If Craig Carton is indeed headed back to WFAN soon, he will return to the radio station with almost every detail of his rise and fall known.
“Wild Card: The Downfall of a Radio Loudmouth” debuted Wednesday night on HBO. It details Carton’s career ascendance to the “Boomer and Carton” morning show with Boomer Esiason, his crippling gambling addiction and stunning arrest and the federal fraud charges – he used funds designated for a ticket brokering business to cover blackjack losses – that cost him his job and freedom.
The documentary was directed by Martin Dunn, the former editor-in-chief of the New York Daily News, and Marie McGovern, a Neptune resident and former Daily News assignment editor for their Street Smart Video production company, Dunn and McGovern spent extensive time with Carton after his arrest all the way through his sentencing and eventual incarceration. They then visited with him several times in prison and then again after he was released in June after a little over a year behind bars.
Here are 10 takeaways from the film as rumors persist Carton will soon be back on the air at WFAN:
Carton’s spiral started, in part, with an on-air stunt: Carton lamented his “Boomer bet,” when he bet Esiason over several weeks on the show he could double a $10,000 advance in blackjack and made good on it. “The real problem … is that I won,” Carton said. “As a result of that win, I’m ‘The Blackjack Whisperer.’”
Carton’s addiction was out of control: Carton says he was given $30 million by others to bet on blackjack. He would make secret late-night gambling trips to Atlantic City via helicopter, only leaving because he had to get back in time to go on the air. Carton also gained access to private betting rooms as he began betting more, which allowed him to conceal his activities.
“Jersey Guys” largely get glossed over: The documentary touches on Carton’s time and success at New Jersey 101.5 FM hosting the station’s afternoon show. But former co-host Ray Rossi was not interviewed for the film and Carton’s controversies at the station were not discussed with much depth. A picture of a newspaper headline related to his dust-up with then-Gov. Richard Codey is shown; there was no mention of the “La Cucha Gotcha” episode.
Mike Francesa too: Carton’s nasty rivalry with Francesa was not touched on at all.
Carton contemplated suicide: Carton says he considered committing suicide about a month before he was arrested – an account confirmed by his former 101.5 producer, Charod Williams – and nearly jumped off a ski lift during a vacation in British Columbia.
Chris Christie had concerns: The former governor, who met Carton during his time at 101.5 and became a good friend, said he pressed Carton repeatedly on whether he had a gambling issue given how much Carton talked about gambling. But he said Carton adamantly shook him off each time. That was the farthest any person close to Carton went in saying they suspected a problem. Morning show update reporter Jerry Recco revealed Carton’s wife Kim – who was not interviewed in the film – once begged him to stop going to casinos with Carton.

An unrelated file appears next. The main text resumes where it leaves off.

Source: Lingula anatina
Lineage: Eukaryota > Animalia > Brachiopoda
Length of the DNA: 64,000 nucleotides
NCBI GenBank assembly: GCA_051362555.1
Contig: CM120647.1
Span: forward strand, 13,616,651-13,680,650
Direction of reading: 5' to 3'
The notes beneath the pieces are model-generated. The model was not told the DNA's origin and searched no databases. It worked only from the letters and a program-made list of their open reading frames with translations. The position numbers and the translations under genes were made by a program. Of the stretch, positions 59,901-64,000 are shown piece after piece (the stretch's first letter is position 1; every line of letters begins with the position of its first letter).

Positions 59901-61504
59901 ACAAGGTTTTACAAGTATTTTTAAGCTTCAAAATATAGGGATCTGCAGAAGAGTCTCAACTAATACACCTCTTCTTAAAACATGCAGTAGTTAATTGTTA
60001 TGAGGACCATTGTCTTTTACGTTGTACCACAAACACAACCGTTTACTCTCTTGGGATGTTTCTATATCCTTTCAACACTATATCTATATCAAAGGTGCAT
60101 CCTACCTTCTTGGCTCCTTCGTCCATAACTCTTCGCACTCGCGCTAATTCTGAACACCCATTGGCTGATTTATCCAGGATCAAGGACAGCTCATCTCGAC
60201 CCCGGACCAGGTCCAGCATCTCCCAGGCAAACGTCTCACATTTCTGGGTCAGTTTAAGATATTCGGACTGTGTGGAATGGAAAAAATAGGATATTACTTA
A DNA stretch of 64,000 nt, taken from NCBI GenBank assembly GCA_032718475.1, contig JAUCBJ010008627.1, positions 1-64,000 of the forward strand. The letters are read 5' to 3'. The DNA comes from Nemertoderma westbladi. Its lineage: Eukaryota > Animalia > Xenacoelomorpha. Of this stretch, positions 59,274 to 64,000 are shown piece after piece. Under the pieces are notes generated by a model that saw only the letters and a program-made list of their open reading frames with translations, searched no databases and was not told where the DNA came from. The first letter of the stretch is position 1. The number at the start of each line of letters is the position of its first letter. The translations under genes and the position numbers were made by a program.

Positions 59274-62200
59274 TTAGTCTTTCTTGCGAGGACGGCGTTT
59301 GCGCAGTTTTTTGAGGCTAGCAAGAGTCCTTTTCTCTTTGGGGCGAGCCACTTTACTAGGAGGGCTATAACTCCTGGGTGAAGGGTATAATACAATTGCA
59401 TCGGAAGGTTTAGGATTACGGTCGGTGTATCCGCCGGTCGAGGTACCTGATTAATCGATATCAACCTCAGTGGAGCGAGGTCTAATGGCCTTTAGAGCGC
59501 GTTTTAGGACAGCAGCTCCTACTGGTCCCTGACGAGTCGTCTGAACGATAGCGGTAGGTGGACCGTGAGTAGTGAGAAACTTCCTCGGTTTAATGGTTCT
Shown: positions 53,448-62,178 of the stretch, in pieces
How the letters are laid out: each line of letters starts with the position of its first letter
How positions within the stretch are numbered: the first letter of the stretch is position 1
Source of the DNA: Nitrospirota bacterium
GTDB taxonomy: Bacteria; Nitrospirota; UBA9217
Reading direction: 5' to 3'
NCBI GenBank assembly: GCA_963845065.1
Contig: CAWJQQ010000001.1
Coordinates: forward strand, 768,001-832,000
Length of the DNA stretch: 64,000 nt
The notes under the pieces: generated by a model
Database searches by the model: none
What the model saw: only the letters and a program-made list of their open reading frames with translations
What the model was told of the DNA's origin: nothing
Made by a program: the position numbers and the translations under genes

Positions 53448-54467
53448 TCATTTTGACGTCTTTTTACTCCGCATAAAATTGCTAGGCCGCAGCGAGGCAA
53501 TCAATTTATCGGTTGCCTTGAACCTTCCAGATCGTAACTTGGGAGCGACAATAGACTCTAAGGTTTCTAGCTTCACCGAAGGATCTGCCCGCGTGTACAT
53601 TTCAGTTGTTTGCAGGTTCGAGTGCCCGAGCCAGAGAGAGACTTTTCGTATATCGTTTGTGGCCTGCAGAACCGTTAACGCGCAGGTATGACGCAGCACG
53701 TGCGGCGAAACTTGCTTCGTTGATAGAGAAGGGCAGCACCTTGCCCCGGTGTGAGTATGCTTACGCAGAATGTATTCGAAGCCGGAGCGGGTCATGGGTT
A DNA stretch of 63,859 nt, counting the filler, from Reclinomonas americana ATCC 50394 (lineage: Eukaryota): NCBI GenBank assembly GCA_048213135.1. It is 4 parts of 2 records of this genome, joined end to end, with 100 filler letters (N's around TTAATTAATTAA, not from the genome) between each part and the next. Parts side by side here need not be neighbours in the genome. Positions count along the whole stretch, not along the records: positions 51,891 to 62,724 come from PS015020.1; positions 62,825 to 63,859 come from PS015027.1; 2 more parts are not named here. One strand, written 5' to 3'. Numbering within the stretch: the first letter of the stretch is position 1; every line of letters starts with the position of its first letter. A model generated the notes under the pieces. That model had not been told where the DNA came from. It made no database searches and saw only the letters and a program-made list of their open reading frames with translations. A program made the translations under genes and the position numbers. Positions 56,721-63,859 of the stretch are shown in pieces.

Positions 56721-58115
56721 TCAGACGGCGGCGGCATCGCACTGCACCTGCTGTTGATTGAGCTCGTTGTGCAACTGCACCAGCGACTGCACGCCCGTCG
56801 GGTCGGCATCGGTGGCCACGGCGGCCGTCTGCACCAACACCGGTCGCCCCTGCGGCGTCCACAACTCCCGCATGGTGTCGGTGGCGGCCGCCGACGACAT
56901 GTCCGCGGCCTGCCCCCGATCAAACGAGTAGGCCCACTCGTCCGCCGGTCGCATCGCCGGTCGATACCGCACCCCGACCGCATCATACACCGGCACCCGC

Carton’s childhood sexual abuse caused significant trauma: In the film’s most powerful moment, Carton read part of the deleted memoir chapter hat revealed he was molested as a child during a stint at summer camp. He eventually came forward about his abuse at his sentencing. Dunn and McGovern masterfully utilize the WFAN archives to show how Carton’s experience clearly impacted his emotional coverage of the Jerry Sandusky scandal.
Boomer and Carton have made peace: The relationship between Carton and Esiason deteriorated after Carton’s arrest and resignation from WGAN. Esiason did not attend Carton’s sentencing to show support and he was quoted as saying Carton had thrown a grenade in their foxhole and threatened the livelihoods of everyone else on the show. But both men said they have rebuilt their friendship in the film, and Carton took full responsibility for the falling-out (as he should, obviously).
A brief Rutgers appearance: Carton remarks in the film that Don Imus’ racist comments about the Scarlet Knights’ women’s basketball team in 2007 changed his career by opening the door for him at WFAN.
Too good to be true? Many will say some of Carton’s claims seem a bit far-fetched, such as winning over $300,000 in nine minutes of betting. But Dunn and McGovern told NJ Advance Media everything he said in the film was fact-checked and confirmed.
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